A Franc Story
Before I tell you more about Franc, I thought it would be worthwhile to tell you a bit about about me. After school, I studied electrical and computer engineering at UCT and then went to Oxford on a Rhodes Scholarship where I did my doctorate in engineering developing new technology to help doctors better identify potential risks in drug trials. I became passionate about using data to help people make better decisions.
Towards the end of PhD, I interned a product manager for Google in Zurich. However, after failing to convince them of the huge opportunity in the consumer health space, I decided to go it alone and founded two companies while moonlighting as an academic, first at Oxford and then at MIT. Both failed, sadly.
I learnt some valuable lessons:
- If you can’t convince people of your idea, don’t give up, build it. It’s far harder to ignore market traction than dismiss an idea.
- Don’t swim against a rip tide; basically, people follow incentives so don’t bet on people changing their ways unless you can realign those incentives or make the ‘decision’ default.
- Spend time building a great team with strengths that complement your own.
In 2015 I returned to South Africa and started working for Discovery, a global insurance firm made famous by the Vitality-based shared-value business model. I felt like a sheep amongst wolves - surrounded by actuaries and financial complexity.
Now given that I had been a student for most of my adult life, I knew I needed to make smart financial decisions with my new lush corporate salary. So I applied my mind and like any good academic I started reading. But there were so many conflicting views out there I didn’t know what to do. And the moment I presented financial advisors with a home-baked financial model of the products they were trying to sell me (which accurately unpacked the costs and net performance of those products) they ghosted me! So I decided to take another approach.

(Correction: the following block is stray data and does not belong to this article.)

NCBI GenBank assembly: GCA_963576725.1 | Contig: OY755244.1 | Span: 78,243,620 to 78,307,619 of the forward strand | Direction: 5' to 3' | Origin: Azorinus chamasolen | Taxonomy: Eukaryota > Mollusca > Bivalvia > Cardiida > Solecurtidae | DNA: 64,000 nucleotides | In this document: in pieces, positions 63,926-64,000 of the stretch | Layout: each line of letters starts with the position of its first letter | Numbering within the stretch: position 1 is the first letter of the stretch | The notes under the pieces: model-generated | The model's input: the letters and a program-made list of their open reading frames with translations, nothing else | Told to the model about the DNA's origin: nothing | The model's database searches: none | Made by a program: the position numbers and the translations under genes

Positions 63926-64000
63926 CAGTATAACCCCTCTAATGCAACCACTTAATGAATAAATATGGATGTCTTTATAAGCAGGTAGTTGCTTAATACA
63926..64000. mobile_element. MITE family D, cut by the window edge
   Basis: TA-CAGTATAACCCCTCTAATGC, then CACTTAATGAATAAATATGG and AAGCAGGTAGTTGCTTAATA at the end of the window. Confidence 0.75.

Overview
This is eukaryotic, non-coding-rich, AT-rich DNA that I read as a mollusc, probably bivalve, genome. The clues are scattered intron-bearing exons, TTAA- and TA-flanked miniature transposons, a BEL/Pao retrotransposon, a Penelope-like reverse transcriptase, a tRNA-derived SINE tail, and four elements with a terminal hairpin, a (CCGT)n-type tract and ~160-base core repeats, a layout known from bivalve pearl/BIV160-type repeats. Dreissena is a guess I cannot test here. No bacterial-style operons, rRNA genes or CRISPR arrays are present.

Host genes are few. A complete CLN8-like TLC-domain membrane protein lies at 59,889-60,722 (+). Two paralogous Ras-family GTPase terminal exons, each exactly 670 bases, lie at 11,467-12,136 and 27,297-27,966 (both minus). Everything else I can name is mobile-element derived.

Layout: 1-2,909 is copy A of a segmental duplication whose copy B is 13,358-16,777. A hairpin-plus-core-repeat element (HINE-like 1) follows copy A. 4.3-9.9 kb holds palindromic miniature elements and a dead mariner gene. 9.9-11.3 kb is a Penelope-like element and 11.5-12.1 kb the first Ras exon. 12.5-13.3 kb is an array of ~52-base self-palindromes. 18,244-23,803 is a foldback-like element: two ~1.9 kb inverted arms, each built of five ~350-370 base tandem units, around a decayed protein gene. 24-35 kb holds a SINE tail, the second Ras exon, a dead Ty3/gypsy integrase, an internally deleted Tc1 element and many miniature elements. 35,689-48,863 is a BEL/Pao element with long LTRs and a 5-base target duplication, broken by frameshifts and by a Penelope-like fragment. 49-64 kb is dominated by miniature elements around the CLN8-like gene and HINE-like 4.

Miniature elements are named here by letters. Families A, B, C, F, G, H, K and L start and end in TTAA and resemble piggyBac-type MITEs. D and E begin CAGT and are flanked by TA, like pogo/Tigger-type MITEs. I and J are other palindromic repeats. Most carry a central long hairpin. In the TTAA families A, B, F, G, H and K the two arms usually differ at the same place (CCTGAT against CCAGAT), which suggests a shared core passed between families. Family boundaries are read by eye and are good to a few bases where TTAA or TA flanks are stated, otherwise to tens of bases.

Before I left MIT I read a fascinating paper, entitled “How doctors choose to die”. As one might imagine, it is vastly different from the rest of the population. Basically, doctors value quality of life over the extension of life. So I decided to read how the Warren Buffett’s of the world manage their money. My conclusion was invest everything and self-insure as much as possible. What that means practically is prioritise investing and minimise your insurance cost by taking on as much risk as you can, basically invest for a rainy day.
So I did just that.
But then I started thinking, why don’t other people do the same:
- Financial advisors are more likely to sell you something that pays them higher commission than something that benefits you.
- Complexity is king - financial service providers capitalise on information asymmetry.
- It’s just not easy to access low-cost, quality, liquid investments nor customise insurance cover.
The sad reality is that too many people don’t invest, are debt ridden and often over-insured. The trend is more financial exploitation than financial resilience. So I set out to change that.
I wanted to build a company and a brand that people will trust, with honesty and transparency at the core of our brand. We are targeting people who currently can’t (or don’t) invest, either because they don’t meet the minimum requirements or the complexity and jargon scare them off or they simply can’t be bothered trying to unpack all the noise and deal with all the paperwork.
Since we incorporated last year, I’ve been able to build a great team around me (there are now 13 of us) with skills in software engineering, design, asset management, finance, legal, accounting, compliance and actuarial science.
It’s been a hell of a ride thus far, most days I wake up energised but I won’t lie, resilience and grit are the name of the game. My advice to any would-be entrepreneurs out there, stay focused on what you’re trying to achieve and why. And surround yourself with people who complement your skills and believe in your vision.
I hope our blog will help you and that you'll learn a lot about the world of finance. Don't be afraid or put off about what you don't understand. With the right help, you can also grow.